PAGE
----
Seeing the best in life's challenges

What I Really, Really Want

on April 21, 2012

I read a great article today that prompted me to put this post together.  It’s a combination of several things I’ve been thinking about anyway.  The subject is: what do we really want out of a relationship, anyway?  What do men really want?  What do women really want?

To get what I’m talking about, you probably want to read the article by Ken Solin first.

Here’s how I frame this issue.  As I’ve written about before, both women and men have yin and yang characteristics.  I like how Lee Carroll refers to these two traits as “mother energy” and “father energy.”  Mother energy is nurturing, compassionate, gentle, forgiving.  Father energy is disciplined, secure, strong, physical.  Each of us, regardless of gender, has our own combination, or balance, of yin and yang, of mother energy and father energy.  So really, it’s a little hard to characterize what all women, or all men, want.

In his book Happiness is a Serious Problem, Dennis Prager talks about women and men both having insatiable desires.  He says women have an insatiable need for emotional intimacy, and men have an insatiable need for physical intimacy.  Prager makes a really good point, but I think it’s a little more complicated than that.  For purposes of this discussion, I‘m going to suggest that yin, or mother energy, craves emotional intimacy, and yang, or father energy, craves physical intimacy.

We all know that women also want physical intimacy, and men also want to feel close emotionally.  But a man who is very yang will be more focused on the physical, just like a woman who is mostly yin will focus on feelings.  In the past, when both women and men were less balanced, more polarized, the old generalizations were more accurate.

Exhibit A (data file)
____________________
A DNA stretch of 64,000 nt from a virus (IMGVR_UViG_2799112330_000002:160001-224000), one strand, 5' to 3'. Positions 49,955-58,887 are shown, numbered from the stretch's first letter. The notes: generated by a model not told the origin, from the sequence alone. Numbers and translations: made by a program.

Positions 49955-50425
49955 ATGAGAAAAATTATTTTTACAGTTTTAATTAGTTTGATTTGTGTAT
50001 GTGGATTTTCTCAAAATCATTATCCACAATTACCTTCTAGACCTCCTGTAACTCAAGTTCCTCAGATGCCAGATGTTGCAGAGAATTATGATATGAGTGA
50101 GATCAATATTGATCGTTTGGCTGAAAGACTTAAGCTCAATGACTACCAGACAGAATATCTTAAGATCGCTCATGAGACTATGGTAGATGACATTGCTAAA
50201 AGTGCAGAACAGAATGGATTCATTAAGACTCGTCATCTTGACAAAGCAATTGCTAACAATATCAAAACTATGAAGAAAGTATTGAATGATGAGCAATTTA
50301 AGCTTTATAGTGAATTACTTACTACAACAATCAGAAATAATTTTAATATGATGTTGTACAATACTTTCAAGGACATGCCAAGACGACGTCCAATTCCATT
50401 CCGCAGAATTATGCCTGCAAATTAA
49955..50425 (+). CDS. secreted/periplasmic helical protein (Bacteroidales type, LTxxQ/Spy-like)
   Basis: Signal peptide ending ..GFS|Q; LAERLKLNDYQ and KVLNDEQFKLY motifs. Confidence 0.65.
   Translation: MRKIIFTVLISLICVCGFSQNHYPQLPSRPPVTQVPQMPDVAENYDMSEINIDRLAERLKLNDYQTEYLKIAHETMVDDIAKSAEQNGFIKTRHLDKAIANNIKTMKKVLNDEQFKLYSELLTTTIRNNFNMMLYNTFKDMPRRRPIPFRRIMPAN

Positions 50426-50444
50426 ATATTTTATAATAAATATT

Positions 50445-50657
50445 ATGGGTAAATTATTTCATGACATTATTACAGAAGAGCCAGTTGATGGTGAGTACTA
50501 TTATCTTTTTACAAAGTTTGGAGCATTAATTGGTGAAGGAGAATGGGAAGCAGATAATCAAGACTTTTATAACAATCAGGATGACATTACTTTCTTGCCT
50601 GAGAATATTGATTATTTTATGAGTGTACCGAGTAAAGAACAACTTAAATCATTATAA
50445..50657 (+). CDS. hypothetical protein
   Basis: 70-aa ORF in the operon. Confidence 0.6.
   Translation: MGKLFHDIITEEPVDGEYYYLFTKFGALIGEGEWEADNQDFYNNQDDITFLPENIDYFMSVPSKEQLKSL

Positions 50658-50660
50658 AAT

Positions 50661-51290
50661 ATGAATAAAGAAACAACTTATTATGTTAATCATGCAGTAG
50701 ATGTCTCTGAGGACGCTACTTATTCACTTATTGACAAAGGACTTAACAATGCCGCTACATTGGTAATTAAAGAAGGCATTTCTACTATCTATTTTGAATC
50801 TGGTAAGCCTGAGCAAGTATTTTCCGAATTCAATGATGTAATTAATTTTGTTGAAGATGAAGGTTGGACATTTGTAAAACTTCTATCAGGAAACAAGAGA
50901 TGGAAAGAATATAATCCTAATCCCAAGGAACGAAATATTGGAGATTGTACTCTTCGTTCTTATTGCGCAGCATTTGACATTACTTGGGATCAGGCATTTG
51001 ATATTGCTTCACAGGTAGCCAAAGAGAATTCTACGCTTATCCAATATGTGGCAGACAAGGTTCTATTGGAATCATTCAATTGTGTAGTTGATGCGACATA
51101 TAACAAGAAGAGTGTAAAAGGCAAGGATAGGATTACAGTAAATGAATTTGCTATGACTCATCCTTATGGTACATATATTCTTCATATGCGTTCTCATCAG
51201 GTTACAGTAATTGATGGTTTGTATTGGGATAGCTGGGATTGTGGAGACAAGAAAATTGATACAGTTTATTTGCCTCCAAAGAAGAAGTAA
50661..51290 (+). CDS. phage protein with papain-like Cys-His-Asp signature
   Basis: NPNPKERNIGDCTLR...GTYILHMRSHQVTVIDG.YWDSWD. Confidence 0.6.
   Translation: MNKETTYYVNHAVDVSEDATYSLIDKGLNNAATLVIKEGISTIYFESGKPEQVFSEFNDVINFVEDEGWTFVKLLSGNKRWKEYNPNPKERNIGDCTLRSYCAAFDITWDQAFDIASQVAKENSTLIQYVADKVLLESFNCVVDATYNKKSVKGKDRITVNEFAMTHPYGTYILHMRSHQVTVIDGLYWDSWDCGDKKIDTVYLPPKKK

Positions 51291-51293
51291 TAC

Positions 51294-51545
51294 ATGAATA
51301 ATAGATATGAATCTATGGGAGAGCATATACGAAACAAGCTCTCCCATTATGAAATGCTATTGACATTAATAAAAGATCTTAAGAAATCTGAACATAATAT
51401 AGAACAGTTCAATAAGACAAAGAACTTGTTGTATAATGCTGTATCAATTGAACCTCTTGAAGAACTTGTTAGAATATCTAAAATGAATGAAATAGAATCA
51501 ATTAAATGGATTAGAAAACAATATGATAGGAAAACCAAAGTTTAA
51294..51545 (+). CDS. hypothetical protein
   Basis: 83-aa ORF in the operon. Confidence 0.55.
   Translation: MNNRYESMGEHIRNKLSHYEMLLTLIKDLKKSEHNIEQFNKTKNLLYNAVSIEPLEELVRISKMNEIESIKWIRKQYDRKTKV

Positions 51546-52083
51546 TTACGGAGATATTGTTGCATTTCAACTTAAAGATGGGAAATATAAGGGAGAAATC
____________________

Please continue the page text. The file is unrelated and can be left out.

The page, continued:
(Now, let me get a little Bible reference in here.  I find this really interesting.  I’m talking about Ephesians 5, where Paul tells wives to submit to their husbands.  In the notes in my NIV Bible, it says that submit means “to yield one’s own rights.”  The scripture talks about the body – something that is physical.  Then, the husband is told to love his wife – all about feelings.  Is it just me, or did Paul just allude to this same relationship dance of physical and emotional intimacy, in a way that was appropriate for the times??  Back when men were men, and women were women?)

IF, as I have written about before, we are all coming into greater balance within ourselves in terms of yin and yang, feminine and masculine traits, then it is no longer that simple.  Today, it makes sense that men and women will be looking for both physical and emotional intimacy. So in order to understand what a specific individual wants, one must understand that person’s unique balance of traits.  You have to get to know and understand the other person.

Ken Solin refers to the “empowered” women of today.  As women have become more “equal” what they have really become is more balanced.  Their inner yang/masculine energy has become more prominent, so no wonder we have seen women more inclined toward physical pursuits in terms of relating to men.  By the same token, we have seen men become more balanced as well, more interested in emotional intimacy, and Solin specifically talks about how this can be confusing.  I dare say that physical interaction involves skills that are easier to pick up, compared to the slippery slope of learning how to deal with sharing feelings.  No wonder this is really tough on many guys.

Solin very wisely talks about the difference between just being emotional, and being emotionally honest.  We’re really talking about communicating what you are feeling, which means being honest with yourself and understanding your own feelings first.  In order to have true emotional intimacy, each side must strive to be emotionally honest, AND each side must commit to listen without judgment or defensiveness.  Open communication must occur.

This is no different than physical intimacy, but does anybody ever talk about this?  We give each other feedback about what we like and don’t like, this feels good, that feels better, can you try this, etc.  A good physical relationship involves give and take, responding to feedback, and trying new things.  A physical relationship isn’t so good when one side goes along with something that doesn’t work for them.  A selfish physical partner probably won’t experience physical intimacy with the same partner for very long.

So all the same goes for working on emotional intimacy.  Solin gives very good advice.  I like what he says:

“No one wins when the truth gets beaten up.”




(Maybe the guy’s lock should be his heart, and the woman should have the key on a chain around her neck??  Still this picture made me smile!)



2 responses to “What I Really, Really Want

  1. Clarkral says:

    Great Article. Well stated. Sharing.

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